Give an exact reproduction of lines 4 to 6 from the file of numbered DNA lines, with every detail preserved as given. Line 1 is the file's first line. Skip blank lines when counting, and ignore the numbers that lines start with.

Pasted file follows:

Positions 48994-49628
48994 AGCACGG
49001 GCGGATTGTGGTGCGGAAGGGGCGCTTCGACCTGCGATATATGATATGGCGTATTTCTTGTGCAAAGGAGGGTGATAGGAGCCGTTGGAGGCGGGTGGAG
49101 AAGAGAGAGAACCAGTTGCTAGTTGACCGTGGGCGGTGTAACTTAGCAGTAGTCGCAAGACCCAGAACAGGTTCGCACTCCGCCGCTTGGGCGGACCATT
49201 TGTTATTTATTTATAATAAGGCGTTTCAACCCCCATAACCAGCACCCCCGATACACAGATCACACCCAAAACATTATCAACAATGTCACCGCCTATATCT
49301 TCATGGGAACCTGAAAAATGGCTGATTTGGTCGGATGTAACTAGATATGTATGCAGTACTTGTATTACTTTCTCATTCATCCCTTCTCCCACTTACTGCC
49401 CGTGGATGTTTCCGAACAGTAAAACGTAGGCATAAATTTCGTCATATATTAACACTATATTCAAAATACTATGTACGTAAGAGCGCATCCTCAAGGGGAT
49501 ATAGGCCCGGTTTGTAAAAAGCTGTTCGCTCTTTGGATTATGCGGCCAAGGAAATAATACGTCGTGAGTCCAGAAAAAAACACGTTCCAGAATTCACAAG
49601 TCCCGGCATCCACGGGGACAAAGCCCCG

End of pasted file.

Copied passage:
49101 AAGAGAGAGAACCAGTTGCTAGTTGACCGTGGGCGGTGTAACTTAGCAGTAGTCGCAAGACCCAGAACAGGTTCGCACTCCGCCGCTTGGGCGGACCATT
49201 TGTTATTTATTTATAATAAGGCGTTTCAACCCCCATAACCAGCACCCCCGATACACAGATCACACCCAAAACATTATCAACAATGTCACCGCCTATATCT
49301 TCATGGGAACCTGAAAAATGGCTGATTTGGTCGGATGTAACTAGATATGTATGCAGTACTTGTATTACTTTCTCATTCATCCCTTCTCCCACTTACTGCC